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Gonorrhea is caused by the bacterium gonococcus, which cannot survive outside the body and is transmitted only by sexual intercourse, and never (as is sometimes imagined) on toilet seats or towels.

In men:
  • the urethra along which urine passes from the bladder is infected
  • pain on urinating
  • thick discharge from the penis within a week after infection
In homosexual men:
  • the rectum may be infected
  • irritation and discharge from the anus
In women:
  • the cervix, urethra and rectum may be infected as with men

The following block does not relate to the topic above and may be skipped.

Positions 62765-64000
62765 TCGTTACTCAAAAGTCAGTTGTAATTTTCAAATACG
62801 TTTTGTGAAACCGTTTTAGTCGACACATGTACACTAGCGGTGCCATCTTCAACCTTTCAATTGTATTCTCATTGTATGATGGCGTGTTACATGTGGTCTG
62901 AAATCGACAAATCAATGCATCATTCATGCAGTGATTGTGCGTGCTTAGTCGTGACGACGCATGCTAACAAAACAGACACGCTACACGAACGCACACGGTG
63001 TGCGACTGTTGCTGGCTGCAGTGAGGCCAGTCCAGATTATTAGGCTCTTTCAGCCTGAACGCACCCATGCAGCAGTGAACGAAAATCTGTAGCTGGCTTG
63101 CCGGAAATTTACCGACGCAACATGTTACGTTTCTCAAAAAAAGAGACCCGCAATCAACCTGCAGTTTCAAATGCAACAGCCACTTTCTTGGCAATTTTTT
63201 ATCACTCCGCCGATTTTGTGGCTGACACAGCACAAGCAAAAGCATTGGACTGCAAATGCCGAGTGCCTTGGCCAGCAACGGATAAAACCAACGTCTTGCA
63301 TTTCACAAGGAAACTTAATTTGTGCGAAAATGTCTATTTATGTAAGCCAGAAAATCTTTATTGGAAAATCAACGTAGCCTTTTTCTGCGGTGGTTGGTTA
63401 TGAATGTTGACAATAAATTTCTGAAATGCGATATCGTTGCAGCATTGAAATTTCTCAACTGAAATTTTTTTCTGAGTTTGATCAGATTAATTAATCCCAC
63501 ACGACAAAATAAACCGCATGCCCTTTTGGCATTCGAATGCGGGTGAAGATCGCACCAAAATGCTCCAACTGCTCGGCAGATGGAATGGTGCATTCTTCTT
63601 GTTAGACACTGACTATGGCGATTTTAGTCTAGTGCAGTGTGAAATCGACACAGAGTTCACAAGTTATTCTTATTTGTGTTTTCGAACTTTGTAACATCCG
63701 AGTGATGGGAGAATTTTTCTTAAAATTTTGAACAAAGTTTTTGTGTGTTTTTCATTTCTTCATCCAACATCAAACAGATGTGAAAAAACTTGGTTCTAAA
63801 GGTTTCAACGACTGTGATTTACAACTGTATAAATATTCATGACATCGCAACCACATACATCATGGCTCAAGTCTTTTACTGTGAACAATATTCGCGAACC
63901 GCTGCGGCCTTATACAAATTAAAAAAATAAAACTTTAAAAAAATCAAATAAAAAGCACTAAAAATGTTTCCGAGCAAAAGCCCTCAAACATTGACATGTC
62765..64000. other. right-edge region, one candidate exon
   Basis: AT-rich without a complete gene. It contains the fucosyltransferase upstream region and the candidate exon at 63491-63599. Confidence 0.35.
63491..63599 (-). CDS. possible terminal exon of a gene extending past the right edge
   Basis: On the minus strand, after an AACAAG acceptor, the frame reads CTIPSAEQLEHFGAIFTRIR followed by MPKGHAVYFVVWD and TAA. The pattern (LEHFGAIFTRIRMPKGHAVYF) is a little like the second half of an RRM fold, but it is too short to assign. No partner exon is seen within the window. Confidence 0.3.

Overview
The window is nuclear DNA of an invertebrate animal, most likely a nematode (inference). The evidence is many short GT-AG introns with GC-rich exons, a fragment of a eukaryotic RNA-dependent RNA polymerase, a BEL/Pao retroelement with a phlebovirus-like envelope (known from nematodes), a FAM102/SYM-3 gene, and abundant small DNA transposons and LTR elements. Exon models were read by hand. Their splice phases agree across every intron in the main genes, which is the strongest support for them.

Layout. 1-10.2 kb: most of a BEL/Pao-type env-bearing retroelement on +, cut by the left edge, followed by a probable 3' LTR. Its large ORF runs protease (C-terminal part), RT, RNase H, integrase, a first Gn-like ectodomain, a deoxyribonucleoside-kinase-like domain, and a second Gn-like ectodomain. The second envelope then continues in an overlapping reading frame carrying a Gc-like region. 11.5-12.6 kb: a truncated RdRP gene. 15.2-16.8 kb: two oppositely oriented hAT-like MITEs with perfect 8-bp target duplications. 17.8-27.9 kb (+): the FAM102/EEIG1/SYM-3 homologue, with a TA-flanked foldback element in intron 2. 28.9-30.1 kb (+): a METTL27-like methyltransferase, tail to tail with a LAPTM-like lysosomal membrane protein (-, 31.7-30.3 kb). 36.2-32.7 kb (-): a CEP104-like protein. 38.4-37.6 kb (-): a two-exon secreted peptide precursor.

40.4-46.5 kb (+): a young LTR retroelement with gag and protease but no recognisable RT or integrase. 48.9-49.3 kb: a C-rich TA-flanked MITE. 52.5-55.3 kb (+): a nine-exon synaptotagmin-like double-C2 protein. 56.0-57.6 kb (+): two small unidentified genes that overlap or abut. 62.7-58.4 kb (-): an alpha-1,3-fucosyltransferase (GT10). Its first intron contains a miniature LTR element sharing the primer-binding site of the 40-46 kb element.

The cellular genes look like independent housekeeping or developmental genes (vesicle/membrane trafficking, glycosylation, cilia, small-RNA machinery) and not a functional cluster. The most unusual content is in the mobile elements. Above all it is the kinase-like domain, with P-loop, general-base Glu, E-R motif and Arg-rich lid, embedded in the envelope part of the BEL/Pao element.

• discharge
  • pain on urinating
  • if infection spreads to the uterus there is a 10% chance that the fallopian tubes may be blocked causing sterility

Often there are no symptoms in either men or women.


The treatment for gonorrhea is usually a single dose of antibiotics such as penicillin, with a checkup afterwards to make sure the infection has cleared.

If gonorrhea is not diagnosed and treated serious complications can develop:

  • Men may suffer epididymitis (pain and swelling in the testicles)
  • women may suffer peritonitis (inflammation of the membranes of the abdomen).
Both sexes:
  • may develop gonococcal septicemia (an infection of the bloodstream with skin rashes and arthritis)
  • may be made sterile in serious cases

Pregnant women with gonorrhea may pass it on to their babies who can be born with gonococcal opthalmia (an acute inflammation of the eyes).

Click here for more information about Gonorrhea

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